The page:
Czech billionaire’s bid for Royal Mail is problematic from every angle | Nils Pratley

Almost every aspect of Daniel Křetínský’s fresh offer for the owner of the Royal Mail is unsatisfactory: the price, the identity of the bidder and the sketchy “undertakings” to protect the UK postal service.

First, the terms – 370p a share, or £3.5bn – only look attractive if you think the government, or the next one, will maintain the current blinkered stance of refusing to reform Royal Mail’s six-day-a-week delivery obligations.

Even as he issued a “minded to recommend” verdict on the terms, Keith Williams, the chair of International Distributions Services (IDS), the parent company, took a pop at the government’s intransigence on the universal service obligation – and he was right to do so. It should be screamingly obvious that Royal Mail needs some regulatory relief to compensate for the massive decline in letter volumes over the past 15 years. That issue, delayed by a pandemic that briefly yielded bumper profits for Royal Mail, should have been tackled years ago.

But therein also lies the weirdness of the timing of this takeover offer and IDS’s backing for it. Williams is rolling over just as the government and Ofcom, the regulator, are conducting a review that could, possibly, deliver economic sustainability for Royal Mail in the form of a reduced second-class service. Nobody imagines regulatory nirvana, but £300m of cost-savings, as Royal Mail’s proposal has it, would clearly improve the medium-term financial profile. It is why the superficially huge 73% premium to the pre-offer share price of 214p is not quite as it seems.

Second, the bidder here is almost the definition of problematic. Křetínský is a billionaire whose approach to clear and open communication has earned him the nickname “the Czech Sphinx”. In his last UK newspaper interview, he seemed to indicate to the Sunday Times a year ago that he would not bid for IDS.

Many European countries, like the UK, have privatised or part-privatised their postal services, but none has let them pass into private ownership from abroad. The dire example of the water sector is a neon-lit example of the danger of allowing ownership of critical bits of infrastructure – a description that still, just about, fits Royal Mail – to slip out of view. A stock market listing, which guarantees a loose level of accountability to the outside world, is a far better model.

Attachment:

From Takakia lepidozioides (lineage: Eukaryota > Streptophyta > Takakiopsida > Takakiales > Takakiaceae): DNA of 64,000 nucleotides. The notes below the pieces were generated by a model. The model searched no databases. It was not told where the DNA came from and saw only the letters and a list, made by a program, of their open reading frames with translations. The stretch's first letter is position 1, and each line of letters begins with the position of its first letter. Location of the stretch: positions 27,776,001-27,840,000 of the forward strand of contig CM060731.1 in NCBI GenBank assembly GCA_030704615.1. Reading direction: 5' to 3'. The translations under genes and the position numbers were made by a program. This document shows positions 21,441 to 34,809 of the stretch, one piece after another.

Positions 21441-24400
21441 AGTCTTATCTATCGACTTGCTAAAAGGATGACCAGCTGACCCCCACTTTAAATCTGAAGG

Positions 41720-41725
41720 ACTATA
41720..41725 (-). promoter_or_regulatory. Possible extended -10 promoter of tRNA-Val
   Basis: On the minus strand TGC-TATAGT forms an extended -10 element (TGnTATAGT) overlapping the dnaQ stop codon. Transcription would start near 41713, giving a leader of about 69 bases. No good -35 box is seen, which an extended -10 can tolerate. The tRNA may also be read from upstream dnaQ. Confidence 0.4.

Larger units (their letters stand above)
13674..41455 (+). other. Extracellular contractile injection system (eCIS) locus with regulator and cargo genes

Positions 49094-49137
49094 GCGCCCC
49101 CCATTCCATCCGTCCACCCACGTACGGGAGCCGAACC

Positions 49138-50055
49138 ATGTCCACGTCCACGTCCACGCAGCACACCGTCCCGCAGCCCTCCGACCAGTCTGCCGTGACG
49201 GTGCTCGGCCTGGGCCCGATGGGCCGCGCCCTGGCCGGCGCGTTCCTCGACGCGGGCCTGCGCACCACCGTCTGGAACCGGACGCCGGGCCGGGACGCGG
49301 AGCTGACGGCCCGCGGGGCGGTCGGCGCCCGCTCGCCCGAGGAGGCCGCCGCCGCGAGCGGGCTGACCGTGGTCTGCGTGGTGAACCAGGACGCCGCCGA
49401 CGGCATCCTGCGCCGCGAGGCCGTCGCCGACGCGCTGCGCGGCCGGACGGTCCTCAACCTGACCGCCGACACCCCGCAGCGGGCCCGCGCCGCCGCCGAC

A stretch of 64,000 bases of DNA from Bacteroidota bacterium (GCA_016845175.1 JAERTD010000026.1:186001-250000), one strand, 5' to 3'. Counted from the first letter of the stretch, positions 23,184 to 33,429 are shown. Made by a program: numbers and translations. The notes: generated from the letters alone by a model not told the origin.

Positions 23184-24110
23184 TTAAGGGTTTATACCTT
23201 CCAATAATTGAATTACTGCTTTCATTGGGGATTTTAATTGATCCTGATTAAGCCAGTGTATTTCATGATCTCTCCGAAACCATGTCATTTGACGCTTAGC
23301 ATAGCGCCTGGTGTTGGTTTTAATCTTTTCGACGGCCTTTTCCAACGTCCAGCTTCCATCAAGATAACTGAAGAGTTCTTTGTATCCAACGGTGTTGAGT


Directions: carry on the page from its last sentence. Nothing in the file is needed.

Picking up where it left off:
Third, the set of “contractual undertakings” that the board of IDS is negotiating with Křetínský are a work in progress, at best, or junk mail at worst. It’s welcome, of course, that Royal Mail’s headquarters would stay in the UK, and that the business would remain tax-resident here. But in the next sentence we learn that “the exact scope and duration” of such pledges haven’t yet been pinned down.

Nor is there any mention of whether GLS, the very profitable Amsterdam-based parcel business that is worth far more than Royal Mail, could be formally separated under Křetínský’s ownership. It is a significant issue because it raises the huge question of what financial resources would be given to a standalone Royal Mail, which is currently loss-making. Given that Křetínský’s group owns 30% of the Dutch parcels operator PostNL, one has to assume that the Dutch end of IDS is central to his takeover logic.

skip past newsletter promotion

When he made his initial, and rejected, 320p-a-share offer last month, it seemed possible that this takeover tale could quietly fizzle out. Thus it was easy for government ministers and Labour opponents to squirm and be noncommittal when asked about the national interest and foreign ownership. That is not an option now. This proposal needs maximum scrutiny.

Source link

Denial of responsibility! NewsConcerns is an automatic aggregator of the all world’s media. In each content, the hyperlink to the primary source is specified. All trademarks belong to their rightful owners, all materials to their authors. If you are the owner of the content and do not want us to publish your materials, please contact us by email – [email protected]. The content will be deleted within 24 hours.

Leave a Comment